CSC8111 : Machine Learning
- Offered for Year: 2019/20
- Module Leader(s): Dr Yu Guan
- Owning School: Computing
- Teaching Location: Newcastle City Campus
|Semester 1 Credit Value:||10|
Machine Learning is concerned with the design of algorithms for recognising patterns in data. The field of pattern recognition represents the basis for a wide range of applications for automatic data analysis, such as computer vision, automatic speech recognition, or activity recognition – all based on sensor based observations of humans in their environment. The growth of “big data” means that such analysis techniques are now widely used for mining information from large amounts of data as they are collected in contemporary computing infrastructures, including clouds.
Conceptually, Pattern Recognition aims for the detection of instances of relevant classes that are typically associated with reappearing patterns in data streams. Examples of which are the automatic detection of faces in video streams, automatic transcription of spoken language, analysis of human movements, trend prediction in stock market data, intrusion detection in computer systems, or the analysis of social networks. The task is to find, model (or "learn") and classify those patterns, and to distinguish relevant from irrelevant events.
Machine Learning techniques represent the algorithmic foundation for such tasks, and involve both statistical modelling techniques and probabilistic reasoning approaches.
This module aims to provide a foundation in the field of Pattern Recognition and an expertise in Machine Learning techniques as a toolkit for automatically analysing (large amounts of) data – be it static data, such as images, or dynamic data, such as time series and sensor data.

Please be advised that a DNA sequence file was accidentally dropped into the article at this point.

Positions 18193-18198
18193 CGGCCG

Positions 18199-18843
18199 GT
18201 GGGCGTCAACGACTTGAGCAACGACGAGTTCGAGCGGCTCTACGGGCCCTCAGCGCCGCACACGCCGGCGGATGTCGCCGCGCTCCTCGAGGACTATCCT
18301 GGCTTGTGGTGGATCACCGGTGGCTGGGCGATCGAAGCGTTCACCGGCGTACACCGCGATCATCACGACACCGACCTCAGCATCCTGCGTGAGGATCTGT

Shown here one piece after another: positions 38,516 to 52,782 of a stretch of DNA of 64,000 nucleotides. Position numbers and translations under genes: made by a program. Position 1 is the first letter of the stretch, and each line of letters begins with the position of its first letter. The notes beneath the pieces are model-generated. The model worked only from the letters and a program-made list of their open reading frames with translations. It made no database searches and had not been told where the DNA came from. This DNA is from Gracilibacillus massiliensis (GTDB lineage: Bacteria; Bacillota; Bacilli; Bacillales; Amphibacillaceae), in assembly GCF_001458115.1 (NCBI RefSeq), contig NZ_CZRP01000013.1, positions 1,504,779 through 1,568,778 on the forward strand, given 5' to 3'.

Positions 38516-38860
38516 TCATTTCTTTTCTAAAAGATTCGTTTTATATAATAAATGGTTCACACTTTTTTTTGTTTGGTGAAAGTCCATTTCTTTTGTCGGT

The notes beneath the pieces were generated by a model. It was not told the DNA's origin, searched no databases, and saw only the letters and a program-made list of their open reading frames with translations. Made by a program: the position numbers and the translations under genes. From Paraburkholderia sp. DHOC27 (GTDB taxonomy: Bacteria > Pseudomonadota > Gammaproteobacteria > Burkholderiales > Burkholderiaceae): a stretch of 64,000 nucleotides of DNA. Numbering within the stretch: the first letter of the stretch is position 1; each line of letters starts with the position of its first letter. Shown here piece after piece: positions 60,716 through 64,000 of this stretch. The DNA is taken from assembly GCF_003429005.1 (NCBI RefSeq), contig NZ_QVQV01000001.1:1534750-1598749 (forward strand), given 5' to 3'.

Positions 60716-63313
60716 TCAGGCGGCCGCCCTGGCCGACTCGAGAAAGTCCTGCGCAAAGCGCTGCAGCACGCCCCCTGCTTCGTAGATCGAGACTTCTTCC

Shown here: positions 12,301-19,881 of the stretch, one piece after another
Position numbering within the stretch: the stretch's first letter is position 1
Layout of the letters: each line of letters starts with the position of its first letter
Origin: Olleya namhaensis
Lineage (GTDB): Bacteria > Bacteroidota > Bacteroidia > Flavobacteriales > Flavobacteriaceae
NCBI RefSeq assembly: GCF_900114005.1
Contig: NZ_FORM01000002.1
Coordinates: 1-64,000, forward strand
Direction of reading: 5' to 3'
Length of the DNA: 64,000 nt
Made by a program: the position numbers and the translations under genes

Outline Of Syllabus
Introduction of Machine Learning: Supervised Learning, Unsupervised Learning, Data Representation, Overfitting
- Basics: Bayesian Theorem, Gaussian Distribution, Gaussian Mixture Models, Maximum Likelihood Estimation, Regularisation, Gradient Descent.
- Traditional Supervised Learning Models: Linear Regression, Logistic Regression (LR), Naive Bayes Classifier (NB), Decision Tree (DT), Random Forest (RF), Support Vector Machines(SVM), kernel SVM, K-nearest Neighbours Classifier (KNN).
- Traditional Clustering Methods: K-Means, Expectation Maximisation (EM)
- Deep Learning: Multilayer Perceptron(MLP), Convolutional Neural Network (CNN), Recurrent Neural Network(RNN), Long Short Term Memory (LSTM), ConvLSTM. Autoencoder (AE)
- Feature Extraction Methods: Principle Component Analysis (PCA), Linear Discriminant Analysis (LDA)
|Scheduled Learning And Teaching Activities||Lecture||22||1:00||22:00||Lectures|
|Guided Independent Study||Assessment preparation and completion||16||1:00||16:00||Background Reading|
|Guided Independent Study||Assessment preparation and completion||26||0:30||13:00||Revision for end of Semester exam and exam duration|
|Guided Independent Study||Assessment preparation and completion||22||1:00||22:00||Lecture follow up|
|Scheduled Learning And Teaching Activities||Practical||12||1:00||12:00||Practicals|
|Guided Independent Study||Project work||15||1:00||15:00||Coursework|
Teaching Rationale And Relationship
Lectures provide the algorithmic foundations of statistical pattern recognition and the practical work seeks to build on these foundations.
Each group presenting their distinct work to the rest of the class helps discern the capabilities of different modelling and analysis approaches.
The format of resits will be determined by the Board of Examiners
|Report||1||M||20||Individual work. 1000 words max.|
Assessment Rationale And Relationship
The written examination will primarily focus on assessing a student's ability to analyse and use the structure and algorithmic foundations of statistical pattern recognition and machine learning systems.
Coursework assessment is through one individual deliverable, emphasising both the conceptual and applied nature of the module. Students will work on a single, but distinct, practical recognition task where they will set up and evaluate a recognition system that fulfils certain specified criteria. The deliverable is designed to allow students to demonstrate the conceptual underpinnings of the task being carried out and to provide a reflection on what they have learnt from it.
Study abroad students may request to take their exam before the semester 1 exam period, in which case the length of the exam may differ from that shown in the MOF.
N.B. This module has both “Exam Assessment” and “Other Assessment” (e.g. coursework). If the total mark for either assessment falls below 40%, the maximum mark returned for the module will normally be 40%.